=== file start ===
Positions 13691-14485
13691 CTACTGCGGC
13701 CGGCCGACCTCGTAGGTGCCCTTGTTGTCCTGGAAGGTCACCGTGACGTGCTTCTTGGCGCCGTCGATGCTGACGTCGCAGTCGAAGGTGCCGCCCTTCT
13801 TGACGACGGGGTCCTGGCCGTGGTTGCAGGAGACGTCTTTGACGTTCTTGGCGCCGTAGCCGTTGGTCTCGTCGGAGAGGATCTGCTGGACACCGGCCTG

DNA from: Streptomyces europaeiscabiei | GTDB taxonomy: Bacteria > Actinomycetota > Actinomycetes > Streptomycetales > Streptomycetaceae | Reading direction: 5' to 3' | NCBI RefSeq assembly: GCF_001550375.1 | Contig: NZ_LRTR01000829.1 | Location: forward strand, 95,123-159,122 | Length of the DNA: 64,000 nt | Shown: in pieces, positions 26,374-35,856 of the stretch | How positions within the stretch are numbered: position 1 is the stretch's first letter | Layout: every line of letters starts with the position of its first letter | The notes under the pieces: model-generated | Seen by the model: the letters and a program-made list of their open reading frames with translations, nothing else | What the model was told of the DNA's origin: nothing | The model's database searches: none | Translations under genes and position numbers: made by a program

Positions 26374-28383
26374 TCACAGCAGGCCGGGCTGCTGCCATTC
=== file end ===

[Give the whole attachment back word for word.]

Positions 13691-14485
13691 CTACTGCGGC
13701 CGGCCGACCTCGTAGGTGCCCTTGTTGTCCTGGAAGGTCACCGTGACGTGCTTCTTGGCGCCGTCGATGCTGACGTCGCAGTCGAAGGTGCCGCCCTTCT
13801 TGACGACGGGGTCCTGGCCGTGGTTGCAGGAGACGTCTTTGACGTTCTTGGCGCCGTAGCCGTTGGTCTCGTCGGAGAGGATCTGCTGGACACCGGCCTG

DNA from: Streptomyces europaeiscabiei | GTDB taxonomy: Bacteria > Actinomycetota > Actinomycetes > Streptomycetales > Streptomycetaceae | Reading direction: 5' to 3' | NCBI RefSeq assembly: GCF_001550375.1 | Contig: NZ_LRTR01000829.1 | Location: forward strand, 95,123-159,122 | Length of the DNA: 64,000 nt | Shown: in pieces, positions 26,374-35,856 of the stretch | How positions within the stretch are numbered: position 1 is the stretch's first letter | Layout: every line of letters starts with the position of its first letter | The notes under the pieces: model-generated | Seen by the model: the letters and a program-made list of their open reading frames with translations, nothing else | What the model was told of the DNA's origin: nothing | The model's database searches: none | Translations under genes and position numbers: made by a program

Positions 26374-28383
26374 TCACAGCAGGCCGGGCTGCTGCCATTC